Neural substrates underlying fear-evoked freezing: the periaqueductal grey–cerebellar link

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Abstract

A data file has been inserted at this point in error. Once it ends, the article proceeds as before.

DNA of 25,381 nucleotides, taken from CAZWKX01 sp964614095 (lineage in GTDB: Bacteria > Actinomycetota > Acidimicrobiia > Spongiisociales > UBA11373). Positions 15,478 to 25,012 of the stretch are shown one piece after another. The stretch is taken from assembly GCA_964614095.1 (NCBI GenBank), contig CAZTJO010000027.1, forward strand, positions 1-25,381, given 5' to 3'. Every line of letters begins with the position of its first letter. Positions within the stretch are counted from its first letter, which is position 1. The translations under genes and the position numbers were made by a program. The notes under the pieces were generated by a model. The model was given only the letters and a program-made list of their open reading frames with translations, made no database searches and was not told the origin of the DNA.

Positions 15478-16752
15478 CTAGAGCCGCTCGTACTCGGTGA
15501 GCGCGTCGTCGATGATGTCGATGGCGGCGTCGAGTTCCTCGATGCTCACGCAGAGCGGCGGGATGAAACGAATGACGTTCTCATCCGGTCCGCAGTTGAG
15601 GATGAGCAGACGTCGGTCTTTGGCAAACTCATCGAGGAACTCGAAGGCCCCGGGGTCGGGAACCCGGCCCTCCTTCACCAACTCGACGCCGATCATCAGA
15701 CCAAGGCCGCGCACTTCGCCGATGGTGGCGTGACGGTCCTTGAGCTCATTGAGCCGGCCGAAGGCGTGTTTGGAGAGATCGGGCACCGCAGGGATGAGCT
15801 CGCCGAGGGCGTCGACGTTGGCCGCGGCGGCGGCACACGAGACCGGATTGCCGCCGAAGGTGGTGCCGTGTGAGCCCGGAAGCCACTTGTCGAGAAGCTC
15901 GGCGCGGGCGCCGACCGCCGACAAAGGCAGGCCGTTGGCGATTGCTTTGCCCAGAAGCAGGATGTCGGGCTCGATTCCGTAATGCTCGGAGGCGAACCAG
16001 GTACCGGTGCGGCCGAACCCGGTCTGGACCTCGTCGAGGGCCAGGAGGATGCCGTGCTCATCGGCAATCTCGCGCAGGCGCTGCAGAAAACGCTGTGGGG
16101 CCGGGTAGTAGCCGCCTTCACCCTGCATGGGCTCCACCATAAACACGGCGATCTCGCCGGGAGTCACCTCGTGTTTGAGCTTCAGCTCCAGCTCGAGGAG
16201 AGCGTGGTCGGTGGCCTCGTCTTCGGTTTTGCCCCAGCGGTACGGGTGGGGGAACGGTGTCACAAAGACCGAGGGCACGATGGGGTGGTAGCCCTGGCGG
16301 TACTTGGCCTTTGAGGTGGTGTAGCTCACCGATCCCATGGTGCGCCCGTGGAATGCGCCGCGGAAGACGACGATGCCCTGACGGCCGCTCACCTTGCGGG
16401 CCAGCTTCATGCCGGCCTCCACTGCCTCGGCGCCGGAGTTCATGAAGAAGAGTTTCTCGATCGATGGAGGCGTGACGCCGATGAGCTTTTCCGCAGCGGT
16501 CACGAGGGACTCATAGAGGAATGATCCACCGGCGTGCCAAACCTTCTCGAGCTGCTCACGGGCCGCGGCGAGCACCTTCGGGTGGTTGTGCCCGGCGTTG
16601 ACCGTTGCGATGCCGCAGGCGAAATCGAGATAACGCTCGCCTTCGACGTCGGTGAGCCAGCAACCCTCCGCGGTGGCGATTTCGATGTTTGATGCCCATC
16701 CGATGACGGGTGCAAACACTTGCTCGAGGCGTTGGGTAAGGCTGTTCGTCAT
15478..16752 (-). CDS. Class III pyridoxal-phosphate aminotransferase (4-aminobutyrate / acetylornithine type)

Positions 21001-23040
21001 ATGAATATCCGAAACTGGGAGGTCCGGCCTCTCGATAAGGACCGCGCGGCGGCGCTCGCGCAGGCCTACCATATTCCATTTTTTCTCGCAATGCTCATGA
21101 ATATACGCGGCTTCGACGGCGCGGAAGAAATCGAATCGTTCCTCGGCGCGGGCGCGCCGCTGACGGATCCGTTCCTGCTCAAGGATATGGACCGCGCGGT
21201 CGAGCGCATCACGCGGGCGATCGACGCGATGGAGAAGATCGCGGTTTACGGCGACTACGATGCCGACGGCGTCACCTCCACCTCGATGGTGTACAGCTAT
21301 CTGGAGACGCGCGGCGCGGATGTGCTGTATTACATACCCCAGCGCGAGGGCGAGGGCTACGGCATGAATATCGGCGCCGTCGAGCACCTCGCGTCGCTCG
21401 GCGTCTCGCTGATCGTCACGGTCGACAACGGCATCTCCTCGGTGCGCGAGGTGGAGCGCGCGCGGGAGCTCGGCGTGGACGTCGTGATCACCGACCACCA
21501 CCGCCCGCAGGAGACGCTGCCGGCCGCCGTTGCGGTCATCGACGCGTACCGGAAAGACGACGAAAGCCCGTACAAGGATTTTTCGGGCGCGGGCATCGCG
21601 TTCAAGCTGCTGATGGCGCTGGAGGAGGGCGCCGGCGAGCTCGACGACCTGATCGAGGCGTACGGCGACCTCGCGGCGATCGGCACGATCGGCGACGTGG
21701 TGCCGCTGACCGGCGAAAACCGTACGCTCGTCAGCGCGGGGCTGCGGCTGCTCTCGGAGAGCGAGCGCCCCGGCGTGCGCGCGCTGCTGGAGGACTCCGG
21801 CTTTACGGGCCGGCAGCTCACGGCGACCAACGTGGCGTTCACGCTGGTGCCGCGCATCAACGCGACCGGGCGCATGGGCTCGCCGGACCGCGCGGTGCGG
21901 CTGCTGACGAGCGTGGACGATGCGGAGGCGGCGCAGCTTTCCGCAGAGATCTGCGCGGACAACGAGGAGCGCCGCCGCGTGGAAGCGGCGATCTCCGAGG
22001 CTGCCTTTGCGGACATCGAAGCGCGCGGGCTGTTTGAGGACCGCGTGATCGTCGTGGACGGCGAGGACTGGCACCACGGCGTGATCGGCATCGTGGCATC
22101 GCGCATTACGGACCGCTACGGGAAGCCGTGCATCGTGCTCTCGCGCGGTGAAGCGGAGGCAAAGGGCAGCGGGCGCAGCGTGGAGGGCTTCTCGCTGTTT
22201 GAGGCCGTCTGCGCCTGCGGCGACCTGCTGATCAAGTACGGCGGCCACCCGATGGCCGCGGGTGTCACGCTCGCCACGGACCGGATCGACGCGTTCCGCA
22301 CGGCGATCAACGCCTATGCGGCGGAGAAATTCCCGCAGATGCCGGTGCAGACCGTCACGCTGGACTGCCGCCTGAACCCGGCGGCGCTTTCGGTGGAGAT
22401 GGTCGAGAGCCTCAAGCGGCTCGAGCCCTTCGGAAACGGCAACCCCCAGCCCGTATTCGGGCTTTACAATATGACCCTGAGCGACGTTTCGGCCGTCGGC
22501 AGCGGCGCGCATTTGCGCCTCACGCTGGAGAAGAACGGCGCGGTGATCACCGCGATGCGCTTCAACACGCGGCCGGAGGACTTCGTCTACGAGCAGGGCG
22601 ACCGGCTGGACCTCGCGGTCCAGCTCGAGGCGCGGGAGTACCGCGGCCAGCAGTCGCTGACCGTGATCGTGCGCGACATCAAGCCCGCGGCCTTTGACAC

The central neural pathways involved in fear-evoked behaviour are highly conserved across mammalian species, and there is a consensus that understanding them is a fundamental step towards developing effective treatments for emotional disorders in man. The ventrolateral periaqueductal grey (vlPAG) has a well-established role in fear-evoked freezing behaviour. The neural pathways underlying autonomic and sensory consequences of vlPAG activation in fearful situations are well understood, but much less is known about the pathways that link vlPAG activity to distinct fear-evoked motor patterns essential for survival. In adult rats, we have identified a pathway linking the vlPAG to cerebellar cortex, which terminates as climbing fibres in lateral vermal lobule VIII (pyramis). Lesion of pyramis input–output pathways disrupted innate and fear-conditioned freezing behaviour. The disruption in freezing behaviour was strongly correlated to the reduction in the vlPAG-induced facilitation of α-motoneurone excitability observed after lesions of the pyramis. The increased excitability of α-motoneurones during vlPAG activation may therefore drive the increase in muscle tone that underlies expression of freezing behaviour. By identifying the cerebellar pyramis as a critical component of the neural network subserving emotionally related freezing behaviour, the present study identifies novel neural pathways that link the PAG to fear-evoked motor responses.

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